SACRAMENTO — With the state's finances in the black and a probable reelection bid to come, Gov. Jerry Brown's State of the State address Wednesday is expected to hew to a familiar theme: Stay the course.
As with the budget blueprint that Brown introduced recently, his address to a joint session of the Legislature is likely to highlight the state's improving financial health and his accomplishments of the last three years.
"That's his reelection message: progress," predicted Bill Whalen, a fellow at Stanford's Hoover Institution who was a speechwriter for former Republican Gov. Pete Wilson.
Like most things in the Brown administration, however, details of Wednesday's address have been tightly held. The governor typically writes his speeches himself, and last week he said he had not yet begun "putting pen to paper."
But in public appearances this month, the 75-year-old Brown, a Democrat, has touted his success in bringing the state's budget into balance and directing more money to schools that serve the disadvantaged. He has advocated greater control for school districts over how they spend their state funds and emphasized greater responsibility for counties to jail criminals.
The state is now running a surplus, thanks to cuts and tax increases backed by Brown and his fellow Democrats, as well as to an improving economy. At the same time, Brown has made a point of pairing that positive news with cautionary notes, saying that the government's long-term worker retirement benefits and other obligations are reason enough to keep spending in check.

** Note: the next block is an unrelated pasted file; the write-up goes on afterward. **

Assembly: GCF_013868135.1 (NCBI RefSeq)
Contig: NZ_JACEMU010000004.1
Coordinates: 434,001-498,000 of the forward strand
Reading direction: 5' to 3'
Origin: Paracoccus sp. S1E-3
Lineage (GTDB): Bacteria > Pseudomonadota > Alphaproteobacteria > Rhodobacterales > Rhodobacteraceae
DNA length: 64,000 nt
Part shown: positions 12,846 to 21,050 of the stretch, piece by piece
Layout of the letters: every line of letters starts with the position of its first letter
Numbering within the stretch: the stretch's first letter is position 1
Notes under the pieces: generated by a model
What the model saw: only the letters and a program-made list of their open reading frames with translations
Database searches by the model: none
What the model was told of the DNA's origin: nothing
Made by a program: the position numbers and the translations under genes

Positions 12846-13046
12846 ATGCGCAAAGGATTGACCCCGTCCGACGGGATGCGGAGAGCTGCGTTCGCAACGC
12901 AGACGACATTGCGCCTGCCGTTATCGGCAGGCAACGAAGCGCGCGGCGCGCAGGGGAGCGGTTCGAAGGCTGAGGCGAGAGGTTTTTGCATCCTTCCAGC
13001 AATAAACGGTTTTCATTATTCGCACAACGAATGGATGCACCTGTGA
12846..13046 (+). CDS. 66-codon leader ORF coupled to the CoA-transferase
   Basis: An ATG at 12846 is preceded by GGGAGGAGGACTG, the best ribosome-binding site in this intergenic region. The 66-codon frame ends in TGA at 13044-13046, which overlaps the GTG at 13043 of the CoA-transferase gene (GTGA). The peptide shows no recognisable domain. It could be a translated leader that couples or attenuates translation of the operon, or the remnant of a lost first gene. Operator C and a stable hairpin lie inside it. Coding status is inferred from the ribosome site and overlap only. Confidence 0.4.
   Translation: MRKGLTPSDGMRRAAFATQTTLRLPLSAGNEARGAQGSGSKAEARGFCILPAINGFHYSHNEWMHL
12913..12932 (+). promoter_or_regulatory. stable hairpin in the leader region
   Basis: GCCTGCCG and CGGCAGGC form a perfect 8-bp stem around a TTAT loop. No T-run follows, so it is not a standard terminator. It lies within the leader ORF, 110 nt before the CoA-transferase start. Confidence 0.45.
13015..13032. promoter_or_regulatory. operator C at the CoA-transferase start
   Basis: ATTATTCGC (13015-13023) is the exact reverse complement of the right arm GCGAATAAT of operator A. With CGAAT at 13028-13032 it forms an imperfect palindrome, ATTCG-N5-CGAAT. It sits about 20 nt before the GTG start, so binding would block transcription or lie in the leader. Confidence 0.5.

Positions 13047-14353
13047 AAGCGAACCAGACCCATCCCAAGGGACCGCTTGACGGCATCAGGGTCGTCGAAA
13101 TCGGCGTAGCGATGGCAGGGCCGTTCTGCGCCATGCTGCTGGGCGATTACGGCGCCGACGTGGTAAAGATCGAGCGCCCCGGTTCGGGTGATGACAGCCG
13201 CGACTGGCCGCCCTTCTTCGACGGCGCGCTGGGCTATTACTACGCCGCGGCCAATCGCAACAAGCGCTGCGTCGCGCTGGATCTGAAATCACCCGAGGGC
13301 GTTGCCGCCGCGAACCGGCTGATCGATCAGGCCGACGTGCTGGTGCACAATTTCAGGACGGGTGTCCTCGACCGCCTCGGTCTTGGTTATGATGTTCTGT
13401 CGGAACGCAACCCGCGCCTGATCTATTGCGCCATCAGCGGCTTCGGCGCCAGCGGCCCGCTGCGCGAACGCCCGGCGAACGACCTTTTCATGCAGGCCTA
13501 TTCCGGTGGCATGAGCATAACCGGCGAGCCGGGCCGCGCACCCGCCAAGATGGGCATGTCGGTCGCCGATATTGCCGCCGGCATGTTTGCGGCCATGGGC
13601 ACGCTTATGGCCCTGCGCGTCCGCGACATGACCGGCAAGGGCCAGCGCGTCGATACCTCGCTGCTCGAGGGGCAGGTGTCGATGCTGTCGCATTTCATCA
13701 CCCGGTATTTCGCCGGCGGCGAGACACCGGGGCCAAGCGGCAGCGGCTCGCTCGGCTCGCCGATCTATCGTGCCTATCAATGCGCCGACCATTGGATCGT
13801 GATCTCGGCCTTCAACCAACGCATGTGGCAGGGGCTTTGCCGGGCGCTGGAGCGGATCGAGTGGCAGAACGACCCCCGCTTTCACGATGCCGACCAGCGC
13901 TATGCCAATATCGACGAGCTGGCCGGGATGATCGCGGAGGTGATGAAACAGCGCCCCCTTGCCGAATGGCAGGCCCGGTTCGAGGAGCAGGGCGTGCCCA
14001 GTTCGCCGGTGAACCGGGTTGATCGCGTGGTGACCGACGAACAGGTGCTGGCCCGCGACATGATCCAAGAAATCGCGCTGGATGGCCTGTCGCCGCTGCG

"This year, the news is very good, but by no means are we out of the wilderness yet," Brown told reporters recently. "We must be very prudent in how we spend public funds."
The notion of the governor as a moderate backstop to liberal Democratic impulses to spend was central to Brown's 2010 campaign for governor and has prevailed throughout his first term.
Still, Brown has used previous State of the State speeches to defend heavy investment in public works projects — namely massive tunnels for moving water and a $68-billion bullet train network — that he says will prepare California for the future.
Brown has also been known to air major themes before delivering his addresses. Water woes, fast emerging as a politically volatile issue that Brown will be forced to address this year, could be one.
Brown declared a statewide drought emergency last week. That put the spotlight on his controversial plan to send more Northern California water to the south, threatening to rekindle a geographic divide that singed him during his first go-around as governor.
In San Francisco, where he made the drought declaration Friday, Brown called for "a coming together of all of the people of California…. I think the drought emphasizes that we do live in an era of limits, that nature has its boundaries and that we have to be as efficient and elegant in the way we live and the way we conduct ourselves."
Meanwhile, without details about the speech, Capitol observers have been left to guess which obscure philosopher, Latin phrase or biblical tale will be woven into it. Last year's address included mentions of Oliver Wendell Holmes, Joseph and the Pharaoh, Abraham Lincoln, Gaspar de Portola, Junipero Serra, Michel de Montaigne, William Butler Yeats and "The Little Engine That Could."
Ultimately, the speech is an opportunity for Brown to "pat himself on the back … and lay out a road map for this year and beyond," said Steve Maviglio, who was a spokesman for former Democratic Gov. Gray Davis.
"At the end of the speech," Maviglio said, "every voter should know exactly why they should reelect the governor."
For live updates during the governor's 9 a.m. speech, go to http://www.latimes.com.Copyright © 2015, Los Angeles Times